One of our actual lawyer readers can proof me on this, but they could well decide not to get involved in the matter and – as I understand it – that would end the matter, leaving things how the DC circuit decided – striking the ban. How soon after would the temporary stay expire, anyone know?

Petworth Pizza Perfection

Do you enjoy the fancy Red Rocks Pizza? I know I love its bar and outdoor patio. But like their all Flash website, they’re more style than substance. Yes, they have good beers, but the food… I’ve had better. Specifically, I’ve had Moroni & Brother’s pizza.

Now starting off, the restaurant on Georgia Avenue at Delafeild, isn’t much to look at. It doesn’t have outdoor seating. Its not packed with the young and hip Columbia Heights crowd. It doesn’t even have a bar.

You could best describe it as a humble first business by Denis and Reyna Velasquez, who have been managing Pizzeria Paradiso in Dupont Circle and Georgetown for the past 15 years.

But that would be an understatement.

Oh.My.God! The food is gooood! First off, the pizza, thin crust with multiple vegetarian options, is stunning. Better yet, they have a full menu that spans form Salvadorian tamales for breakfast to Mexican enchiladas for lunch to mariscos specialties for dinner.

My favorite: the whole marinated fish.

See, I am particular about my tilapia. First I want it whole. No wasteful and tasteless fillet that insults the life taken for my meal. I wanna see the head, look my meal in the eye, and fight over the cheek meat – the best always. When I am done, even the cats go hungry.

And I’m not the only one that ♥ Moroni & Borthers. Just check out Prince of Petworth’s love, the review on Yep, and even Sveilks on DCist agree that Moroni rocks over the Red.

Better yet, Moroni delivers! Yes, you read that right. You don’t even need to visit the restaurant to enjoy their stunningly good food. Just pick up the phone and call 202.829.2090 for the best meal you’ll have all week.

But what I think is best of all is the owners attitude. From the very onset, they’ve been open to suggestions both online and in person. They are also quick to customize and overall, the nicest folk. Last but not least, unlike Red Rocks, you can always get a seat.

Georgetown Intro for the Carless DC Noob

Ah, Georgetown! Once I thought of it as “that snooty place I never go to because the rich preppy folk didn’t want a Metro stop*,” but having recently taken a job there, I’ve discovered — and maybe even grown to love — that historic part of DC.

georgetown1900s.jpg This part of Georgetown wasn’t always so swanky — an old friend from church who grew up in 1950s DC regaled me with stories about how none of the kids ever went to Georgetown back in his youth because it was a slum, and the canal stunk up everything below M Street. Georgetown was just recovering from its days as an early 20th Century industrial center at the time, with factories, mills, rendering plants and a streetcar power station dotting the slope down to the waterfront. But then came the Kennedies, and the Watergate went from literal canal “gate to the water” to swanky hotel-condo-office development, and the mills and stacks and rowhouses were closed down and demolished or repurposed into shops and malls and restaurants and bars, and soon the gentrification migrated down, till the Georgetown we know today — stilleto heels and popped collars and all — filled the space from Glover Park and Social Safeway to the theaters and harbor under the Whitehurst.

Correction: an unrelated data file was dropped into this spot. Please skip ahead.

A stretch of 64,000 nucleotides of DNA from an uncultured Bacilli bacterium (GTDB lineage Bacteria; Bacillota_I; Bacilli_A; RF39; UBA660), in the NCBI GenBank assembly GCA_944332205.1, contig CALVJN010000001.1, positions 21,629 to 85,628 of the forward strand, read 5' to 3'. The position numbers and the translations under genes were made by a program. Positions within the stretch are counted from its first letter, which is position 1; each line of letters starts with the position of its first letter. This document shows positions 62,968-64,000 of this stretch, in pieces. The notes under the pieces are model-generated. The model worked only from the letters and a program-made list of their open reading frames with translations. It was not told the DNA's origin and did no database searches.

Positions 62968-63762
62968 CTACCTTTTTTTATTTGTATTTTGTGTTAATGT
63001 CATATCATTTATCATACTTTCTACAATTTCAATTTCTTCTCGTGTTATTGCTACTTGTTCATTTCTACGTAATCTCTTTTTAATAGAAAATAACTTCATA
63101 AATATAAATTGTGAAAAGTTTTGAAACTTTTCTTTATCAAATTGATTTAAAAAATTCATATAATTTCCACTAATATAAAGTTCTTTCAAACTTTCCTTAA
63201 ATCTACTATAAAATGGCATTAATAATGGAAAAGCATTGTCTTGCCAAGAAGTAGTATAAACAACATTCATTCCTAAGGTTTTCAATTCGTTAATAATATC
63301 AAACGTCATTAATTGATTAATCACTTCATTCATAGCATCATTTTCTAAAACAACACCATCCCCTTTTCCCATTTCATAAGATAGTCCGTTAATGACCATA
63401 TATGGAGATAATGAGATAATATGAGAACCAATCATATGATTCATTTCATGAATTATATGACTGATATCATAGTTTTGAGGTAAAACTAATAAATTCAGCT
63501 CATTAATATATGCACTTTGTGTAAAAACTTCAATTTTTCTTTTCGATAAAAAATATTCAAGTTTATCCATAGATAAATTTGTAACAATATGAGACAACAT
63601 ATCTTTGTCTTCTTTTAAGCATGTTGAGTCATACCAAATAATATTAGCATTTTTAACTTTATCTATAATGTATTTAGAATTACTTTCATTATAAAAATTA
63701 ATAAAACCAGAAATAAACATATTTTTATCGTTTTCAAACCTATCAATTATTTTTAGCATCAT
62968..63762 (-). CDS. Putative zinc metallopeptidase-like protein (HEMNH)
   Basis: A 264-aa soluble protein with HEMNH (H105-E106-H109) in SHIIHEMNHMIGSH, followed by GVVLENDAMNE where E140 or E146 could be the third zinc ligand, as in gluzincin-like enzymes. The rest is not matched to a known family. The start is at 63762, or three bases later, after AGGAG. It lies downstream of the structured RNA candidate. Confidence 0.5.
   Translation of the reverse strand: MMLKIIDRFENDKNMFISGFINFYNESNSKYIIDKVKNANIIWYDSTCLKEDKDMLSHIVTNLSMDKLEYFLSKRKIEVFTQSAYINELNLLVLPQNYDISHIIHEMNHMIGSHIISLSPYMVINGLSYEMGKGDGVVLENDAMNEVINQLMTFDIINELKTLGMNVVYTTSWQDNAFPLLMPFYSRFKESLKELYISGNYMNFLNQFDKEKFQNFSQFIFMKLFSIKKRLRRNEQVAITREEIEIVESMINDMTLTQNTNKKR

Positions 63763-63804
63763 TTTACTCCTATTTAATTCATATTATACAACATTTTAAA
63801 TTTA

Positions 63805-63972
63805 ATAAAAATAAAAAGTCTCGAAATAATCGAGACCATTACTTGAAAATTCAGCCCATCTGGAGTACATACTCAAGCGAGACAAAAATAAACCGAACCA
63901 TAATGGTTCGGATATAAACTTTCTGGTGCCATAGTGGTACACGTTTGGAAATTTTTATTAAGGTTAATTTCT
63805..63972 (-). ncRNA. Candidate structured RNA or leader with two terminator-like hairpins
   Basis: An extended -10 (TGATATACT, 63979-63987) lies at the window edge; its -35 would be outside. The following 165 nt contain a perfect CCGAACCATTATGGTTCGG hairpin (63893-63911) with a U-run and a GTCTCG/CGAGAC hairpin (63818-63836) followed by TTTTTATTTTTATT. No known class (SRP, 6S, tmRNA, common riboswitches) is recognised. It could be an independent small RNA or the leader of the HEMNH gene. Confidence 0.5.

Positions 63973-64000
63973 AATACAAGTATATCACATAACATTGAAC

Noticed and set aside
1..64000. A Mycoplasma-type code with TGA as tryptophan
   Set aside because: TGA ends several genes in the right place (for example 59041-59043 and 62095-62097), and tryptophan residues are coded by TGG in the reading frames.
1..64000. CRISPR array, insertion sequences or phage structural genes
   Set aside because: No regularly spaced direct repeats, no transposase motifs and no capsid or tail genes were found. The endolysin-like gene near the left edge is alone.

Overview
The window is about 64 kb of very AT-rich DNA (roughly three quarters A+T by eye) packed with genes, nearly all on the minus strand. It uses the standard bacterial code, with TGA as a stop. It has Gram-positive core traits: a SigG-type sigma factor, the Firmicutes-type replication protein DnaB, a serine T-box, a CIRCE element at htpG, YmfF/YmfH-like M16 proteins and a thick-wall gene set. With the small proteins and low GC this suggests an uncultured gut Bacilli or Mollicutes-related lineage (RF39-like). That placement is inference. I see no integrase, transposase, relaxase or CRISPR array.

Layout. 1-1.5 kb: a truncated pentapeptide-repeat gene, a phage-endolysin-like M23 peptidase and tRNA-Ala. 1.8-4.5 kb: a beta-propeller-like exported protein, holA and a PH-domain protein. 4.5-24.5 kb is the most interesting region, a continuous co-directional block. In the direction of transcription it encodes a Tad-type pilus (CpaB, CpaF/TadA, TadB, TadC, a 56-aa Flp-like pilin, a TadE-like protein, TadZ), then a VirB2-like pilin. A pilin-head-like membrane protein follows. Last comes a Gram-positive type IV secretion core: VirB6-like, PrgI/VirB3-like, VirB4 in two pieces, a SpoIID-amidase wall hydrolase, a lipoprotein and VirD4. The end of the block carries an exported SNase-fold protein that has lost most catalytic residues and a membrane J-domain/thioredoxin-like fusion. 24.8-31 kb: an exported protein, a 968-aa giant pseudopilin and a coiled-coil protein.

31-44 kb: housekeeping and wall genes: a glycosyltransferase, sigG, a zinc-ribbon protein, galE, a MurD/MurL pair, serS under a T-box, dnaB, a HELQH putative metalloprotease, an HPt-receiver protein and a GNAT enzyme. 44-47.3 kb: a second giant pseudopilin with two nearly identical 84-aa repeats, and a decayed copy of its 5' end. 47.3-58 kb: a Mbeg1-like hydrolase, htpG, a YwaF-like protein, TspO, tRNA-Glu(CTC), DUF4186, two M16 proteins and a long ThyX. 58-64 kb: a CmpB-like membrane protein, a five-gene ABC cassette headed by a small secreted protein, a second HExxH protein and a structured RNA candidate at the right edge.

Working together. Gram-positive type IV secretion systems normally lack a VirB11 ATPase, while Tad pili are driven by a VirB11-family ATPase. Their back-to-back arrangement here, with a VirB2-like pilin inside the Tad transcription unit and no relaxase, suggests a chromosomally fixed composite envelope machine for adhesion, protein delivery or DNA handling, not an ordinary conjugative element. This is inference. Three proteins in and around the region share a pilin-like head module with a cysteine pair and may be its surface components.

Walking Washingtonians, don’t let the distance from a Metro stop deter you from paying Georgetown a visit once in a while; it’s actually a lot closer than you think. There’s three ways to get to Georgetown on foot from Foggy Bottom /GWU Metro if you don’t want to wait for the shuttle bus:

  1. GrayPenn.jpg The Pennsylania Avenue Way: If you’ve ever walked over to Trader Joe’s from Foggy Bottom/GWU Metro, you’ve already made it more than halfway. Just keep going up Penn Ave till you pass the Salvation Army building, cross the bridge over Rock Creek, pass two or three panhandlers, and when you see Four Seasons Hotel and a Lukoil gas station, you’ve made it.
  2. KStWalk.jpg The K Street Way: Alternatively, you can go west along K Street to where it meets the Whitehurst off-ramp, where after two or three pedestrian crossings and a down-ramp you emerge near the theaters, but I hate walking there. The interchange makes for a vulnerable crossing and the waterfront under the Whitehurst is anything but picturesque outside of the harbor. It is, however, the shortest walk, but my least favorite.
  3. KeyBridg.jpg The Watergate Way: This is the longest, most roundabout stroll, but it’s nice and scenic. From the metro, cross the GWU plaza and go down New Hampshire Ave to Virginia Ave and the Watergate, then just keep walking down Virginia Ave till you get to Rock Creek Parkway, where you’ll have to push a walk button. The timing of the pedestrian crosswalk light is surprisingly nice to bikers and walkers (probably to the detriment of motor traffic), and you won’t have to wait long for the walk sign. Cross the little bridge over to Thompson Boat House, turn right, and you’ll find yourself walking along the Potomac with a nice view of Roosevelt Island and the Key Bridge. The route to K Street is just a short step up through Washington Harbour.

I hope this helps any fresh carless DC newbies who might feel intimidated by the prospect of trekking to Georgetown, like I did until this year. It turned out to be not so hard; now I do it all week.

See it on Google Maps.

* The truth of the matter, according to The Great Society Subway, is that a Georgetown Metro station would have been prohibitively difficult and expensive from an engineering and legal standpoint, requiring a deep dig under private buildings.